[Update: I’ve “graduated” sixteen clients and I have spots available for October through December. A full report is coming soon but in the meantime here’s a preview: In twelve days, Liz started a business and landed her dream client (plus two more!). In four days, Joel said his life had been changed and he was now on the right track toward pursuing his passion. Jenn said this is exactly what she needed to make change in her life. If you’re seriously interested in getting unstuck, fill out this form and then shoot me an email.]

 ·  68 notes  ·  comments

SXSW Poker #12: Laurie Davis

9th March 2011

I love Laurie and her inspiring story about taking initiative. 


When I was 18, I wanted to be a rock star. As a student at Berklee College of Music, I met an alumnus who owned an entertainment company and I had high hopes of being his next lead singer.  When we met, he told me more about his other business — a music education service.  Through stream of consciousness, he blurted out a business challenge: He didn’t have enough time to focus on the education side of things though it had higher margins than the entertainment company.

One week later, I showed up to meet him, notebook in hand, and ran through a list of innovative ideas for his music lesson business.  If he did these things, I said, his revenue would dramatically climb.  He stared at me, listening patiently, mouth agape as I outlined my 3 page manifesto for a business that wasn’t even mine.  When I finished, he said, “Great ideas. And I know exactly the person to do all this. YOU.”

I didn’t become a Director of Operations at 18 without taking some initiative.  What I’ve learned is that inspired moments happen when you least expect it.  I didn’t scribble down business ideas in a notebook 11 years ago because I wanted a job; I was just trying to help someone out.  The same happened with my first business, an event planning company — the demand came before the LLC.  Similarly, what once was a hobby helping my friends date online morphed into something that no one could have expected — my internationally recognized brand, eFlirt Expert. Ideas generated by circumstances can often become the most powerful ones in your life.  Being ambitious isn’t necessarily always about climbing the ladder; it’s about noticing opportunities and taking advantage of them.

Laurie Davis is the Founder of eFlirt Expert and eFlirt Expert VIP.  She helps singles find love using technology, and gets just as excited about first dates and engagements as they do!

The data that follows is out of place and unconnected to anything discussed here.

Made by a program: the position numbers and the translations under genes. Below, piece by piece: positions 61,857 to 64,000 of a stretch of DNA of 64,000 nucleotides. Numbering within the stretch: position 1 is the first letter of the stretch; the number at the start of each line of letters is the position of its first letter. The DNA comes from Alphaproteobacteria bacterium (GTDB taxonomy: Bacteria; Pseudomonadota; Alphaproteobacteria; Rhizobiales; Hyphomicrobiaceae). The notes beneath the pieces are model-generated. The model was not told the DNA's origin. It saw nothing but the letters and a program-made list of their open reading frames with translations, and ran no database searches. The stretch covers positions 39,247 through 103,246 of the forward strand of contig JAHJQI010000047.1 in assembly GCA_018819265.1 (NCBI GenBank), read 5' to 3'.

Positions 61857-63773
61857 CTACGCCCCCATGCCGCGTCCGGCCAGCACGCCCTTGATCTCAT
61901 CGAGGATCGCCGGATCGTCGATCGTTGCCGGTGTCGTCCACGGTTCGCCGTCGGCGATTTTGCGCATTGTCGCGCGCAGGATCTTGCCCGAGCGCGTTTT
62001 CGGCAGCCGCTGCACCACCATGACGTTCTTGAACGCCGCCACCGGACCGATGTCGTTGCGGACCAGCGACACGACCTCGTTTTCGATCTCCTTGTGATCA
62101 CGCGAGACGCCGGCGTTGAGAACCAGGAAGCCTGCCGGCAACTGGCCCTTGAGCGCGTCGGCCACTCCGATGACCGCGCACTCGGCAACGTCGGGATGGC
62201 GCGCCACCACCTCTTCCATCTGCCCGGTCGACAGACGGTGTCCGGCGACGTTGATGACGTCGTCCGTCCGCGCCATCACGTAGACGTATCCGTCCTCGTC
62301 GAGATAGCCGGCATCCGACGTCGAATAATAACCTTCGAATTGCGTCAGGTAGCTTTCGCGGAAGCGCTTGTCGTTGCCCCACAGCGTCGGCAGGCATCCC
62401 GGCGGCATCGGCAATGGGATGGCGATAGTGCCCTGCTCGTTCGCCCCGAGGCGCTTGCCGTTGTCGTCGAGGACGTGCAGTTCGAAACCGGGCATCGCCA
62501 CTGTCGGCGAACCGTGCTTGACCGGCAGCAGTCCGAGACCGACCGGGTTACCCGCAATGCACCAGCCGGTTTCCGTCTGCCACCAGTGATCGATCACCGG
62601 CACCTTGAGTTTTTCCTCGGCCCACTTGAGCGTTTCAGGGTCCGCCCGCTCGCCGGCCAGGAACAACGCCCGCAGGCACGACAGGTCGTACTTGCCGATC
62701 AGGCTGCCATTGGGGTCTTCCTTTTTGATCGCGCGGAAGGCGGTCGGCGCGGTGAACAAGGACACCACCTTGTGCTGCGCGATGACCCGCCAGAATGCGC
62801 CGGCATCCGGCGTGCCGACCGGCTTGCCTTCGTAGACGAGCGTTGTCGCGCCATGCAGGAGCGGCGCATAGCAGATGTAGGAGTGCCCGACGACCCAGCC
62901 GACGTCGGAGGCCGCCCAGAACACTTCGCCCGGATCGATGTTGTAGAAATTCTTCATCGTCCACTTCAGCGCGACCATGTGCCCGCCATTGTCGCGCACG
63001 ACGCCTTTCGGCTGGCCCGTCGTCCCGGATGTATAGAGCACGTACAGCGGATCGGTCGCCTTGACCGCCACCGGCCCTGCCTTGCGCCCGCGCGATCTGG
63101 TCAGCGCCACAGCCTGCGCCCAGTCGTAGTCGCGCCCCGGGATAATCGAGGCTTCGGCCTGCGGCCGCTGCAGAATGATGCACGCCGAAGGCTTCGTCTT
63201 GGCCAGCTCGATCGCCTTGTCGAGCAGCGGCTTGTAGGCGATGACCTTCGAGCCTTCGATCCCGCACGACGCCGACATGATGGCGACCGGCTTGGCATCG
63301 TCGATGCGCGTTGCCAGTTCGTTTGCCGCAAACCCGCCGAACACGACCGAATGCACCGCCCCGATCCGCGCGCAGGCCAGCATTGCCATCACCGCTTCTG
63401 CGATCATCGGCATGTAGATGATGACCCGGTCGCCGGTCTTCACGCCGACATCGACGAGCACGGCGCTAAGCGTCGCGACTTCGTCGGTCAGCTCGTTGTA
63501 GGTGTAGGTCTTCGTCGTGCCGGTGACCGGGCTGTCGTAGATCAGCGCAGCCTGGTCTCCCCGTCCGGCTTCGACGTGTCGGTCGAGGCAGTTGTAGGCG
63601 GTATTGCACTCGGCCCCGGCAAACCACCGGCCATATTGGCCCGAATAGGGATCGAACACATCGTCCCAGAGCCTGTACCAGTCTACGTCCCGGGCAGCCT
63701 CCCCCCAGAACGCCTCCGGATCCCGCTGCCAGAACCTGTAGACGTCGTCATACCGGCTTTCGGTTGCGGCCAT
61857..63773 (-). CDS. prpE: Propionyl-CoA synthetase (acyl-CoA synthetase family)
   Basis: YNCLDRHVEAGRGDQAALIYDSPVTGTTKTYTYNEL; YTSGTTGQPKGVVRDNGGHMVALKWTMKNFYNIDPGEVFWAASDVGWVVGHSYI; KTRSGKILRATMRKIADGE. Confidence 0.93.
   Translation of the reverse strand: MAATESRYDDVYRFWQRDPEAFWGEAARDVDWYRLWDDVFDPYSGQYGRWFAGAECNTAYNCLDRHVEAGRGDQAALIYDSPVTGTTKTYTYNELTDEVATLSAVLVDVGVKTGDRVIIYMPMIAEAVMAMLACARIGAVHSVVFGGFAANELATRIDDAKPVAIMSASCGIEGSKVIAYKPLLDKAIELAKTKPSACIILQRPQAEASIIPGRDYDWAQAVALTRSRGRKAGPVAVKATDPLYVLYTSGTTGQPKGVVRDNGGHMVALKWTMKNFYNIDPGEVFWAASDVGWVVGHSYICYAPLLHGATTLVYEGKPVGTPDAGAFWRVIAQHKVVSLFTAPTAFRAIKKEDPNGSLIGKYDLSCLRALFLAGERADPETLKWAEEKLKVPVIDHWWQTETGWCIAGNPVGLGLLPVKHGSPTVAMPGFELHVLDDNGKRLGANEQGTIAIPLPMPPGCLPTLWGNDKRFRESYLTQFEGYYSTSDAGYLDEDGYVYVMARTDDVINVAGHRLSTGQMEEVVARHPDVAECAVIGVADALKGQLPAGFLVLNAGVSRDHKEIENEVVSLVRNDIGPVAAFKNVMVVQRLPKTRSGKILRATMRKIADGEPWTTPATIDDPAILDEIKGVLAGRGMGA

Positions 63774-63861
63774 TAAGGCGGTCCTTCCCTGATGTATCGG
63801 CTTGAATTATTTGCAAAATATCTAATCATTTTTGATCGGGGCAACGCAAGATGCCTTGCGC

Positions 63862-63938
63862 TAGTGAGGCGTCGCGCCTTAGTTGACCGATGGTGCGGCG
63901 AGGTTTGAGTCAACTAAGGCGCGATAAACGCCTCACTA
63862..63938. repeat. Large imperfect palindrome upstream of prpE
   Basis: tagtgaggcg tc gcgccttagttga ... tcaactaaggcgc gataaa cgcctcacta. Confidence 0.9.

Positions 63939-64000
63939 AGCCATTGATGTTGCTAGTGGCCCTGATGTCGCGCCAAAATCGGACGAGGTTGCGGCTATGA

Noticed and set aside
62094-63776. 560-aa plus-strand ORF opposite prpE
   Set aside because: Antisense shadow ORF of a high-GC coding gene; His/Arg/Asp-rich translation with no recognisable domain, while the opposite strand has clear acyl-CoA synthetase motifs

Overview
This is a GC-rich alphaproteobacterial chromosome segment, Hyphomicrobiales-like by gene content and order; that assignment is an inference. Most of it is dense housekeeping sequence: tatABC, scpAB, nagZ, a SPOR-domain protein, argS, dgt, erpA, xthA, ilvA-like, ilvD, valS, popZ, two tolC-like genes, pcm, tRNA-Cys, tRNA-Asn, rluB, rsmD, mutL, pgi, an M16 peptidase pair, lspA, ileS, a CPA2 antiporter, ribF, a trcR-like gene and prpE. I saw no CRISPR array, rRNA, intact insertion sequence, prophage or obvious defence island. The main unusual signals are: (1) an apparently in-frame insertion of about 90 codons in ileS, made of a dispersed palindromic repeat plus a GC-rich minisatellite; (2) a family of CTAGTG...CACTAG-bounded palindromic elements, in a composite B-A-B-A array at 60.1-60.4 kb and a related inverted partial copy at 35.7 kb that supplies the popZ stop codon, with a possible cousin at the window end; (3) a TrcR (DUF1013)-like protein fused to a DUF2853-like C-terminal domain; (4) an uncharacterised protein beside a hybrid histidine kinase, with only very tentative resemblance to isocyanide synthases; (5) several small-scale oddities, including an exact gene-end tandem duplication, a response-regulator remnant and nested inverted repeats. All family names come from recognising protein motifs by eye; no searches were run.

Reblogged from SXSW Pokes

 ·  21 notes  ·  comments

I love the idea of following your passion and doing what you love, I was previously in a program in College that I did not enjoy and working a job I despised which led me to drop everything and start over. The problem is that now with the possibility of doing anything, I am doing nothing and I 'don't know how to figure out what I want to do. I guess what i'm asking is how did you find what was meaningful in your life or did you always know?

Asked by souupp

Most importantly, just start. Think less, do more, and begin with the things you enjoy doing. You might have to try a lot of things before you find something that fits. Live for the question and experience the answer. 

My approach is to only do things I enjoy. If I don’t like something and I can’t make it work, I stop. Move on. Appreciate the experience. And repeat. 

That said, if I wanted to be very intentional, I would: 

1) Give myself 10 minutes to make a list of everything in life I want to do and accomplish. (Think career, family, financial, fitness, spiritual, pleasure, etc.)

2) Go through that list and assess very honestly why I want to do each of those things. (Here I find it important to understand if each item is extrinsically or intrinsically motivating. I like to focus on the latter as doing what I enjoy is more fulfilling and rewarding than trying to please others.)

3) Pick 5-8 concrete goals to work on now, listing out a) the benefits of reaching, b) obstacles to overcome, c) skills & knowledge to gain, d) who the groups and individuals who can help.

4) Devise an action plan, set a date, and GO.

This process can be daunting. As is anything great we want to accomplish in life. Good luck.

 ·  24 notes  ·  comments

Announcing SXSW Pokes with Poker #1: Clay Hebert

4th March 2011

Next week I’m heading to SXSW to rep The Domino Project, talk poking, and collect your stories about taking initiative. Over the next week, we’re curating stories of SXSW Pokers who take initiative. First up: Clay Hebert.